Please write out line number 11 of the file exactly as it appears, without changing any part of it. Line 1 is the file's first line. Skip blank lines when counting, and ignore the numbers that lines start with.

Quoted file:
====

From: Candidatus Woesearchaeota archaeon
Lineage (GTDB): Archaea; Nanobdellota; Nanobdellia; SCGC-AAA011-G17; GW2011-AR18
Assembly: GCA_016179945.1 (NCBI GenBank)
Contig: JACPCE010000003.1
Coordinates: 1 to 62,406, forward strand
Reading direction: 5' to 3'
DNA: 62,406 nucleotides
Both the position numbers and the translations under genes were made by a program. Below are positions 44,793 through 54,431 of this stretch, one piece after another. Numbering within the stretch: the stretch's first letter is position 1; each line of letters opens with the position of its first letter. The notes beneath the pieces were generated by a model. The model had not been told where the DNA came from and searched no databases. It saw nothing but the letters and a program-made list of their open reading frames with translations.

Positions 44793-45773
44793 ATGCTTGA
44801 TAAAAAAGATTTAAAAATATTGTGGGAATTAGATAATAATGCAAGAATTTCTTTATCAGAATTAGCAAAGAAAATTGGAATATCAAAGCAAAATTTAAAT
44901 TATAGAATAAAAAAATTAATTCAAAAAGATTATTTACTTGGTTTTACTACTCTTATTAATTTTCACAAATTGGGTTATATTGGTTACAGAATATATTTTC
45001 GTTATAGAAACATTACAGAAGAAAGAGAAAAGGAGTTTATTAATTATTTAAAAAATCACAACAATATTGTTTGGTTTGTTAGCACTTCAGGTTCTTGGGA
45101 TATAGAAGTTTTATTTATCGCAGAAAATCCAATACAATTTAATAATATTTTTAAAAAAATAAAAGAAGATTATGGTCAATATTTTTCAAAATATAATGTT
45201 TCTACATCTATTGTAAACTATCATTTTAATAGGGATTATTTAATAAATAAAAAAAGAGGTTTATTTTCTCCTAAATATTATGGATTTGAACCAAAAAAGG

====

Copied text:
44801 TAAAAAAGATTTAAAAATATTGTGGGAATTAGATAATAATGCAAGAATTTCTTTATCAGAATTAGCAAAGAAAATTGGAATATCAAAGCAAAATTTAAAT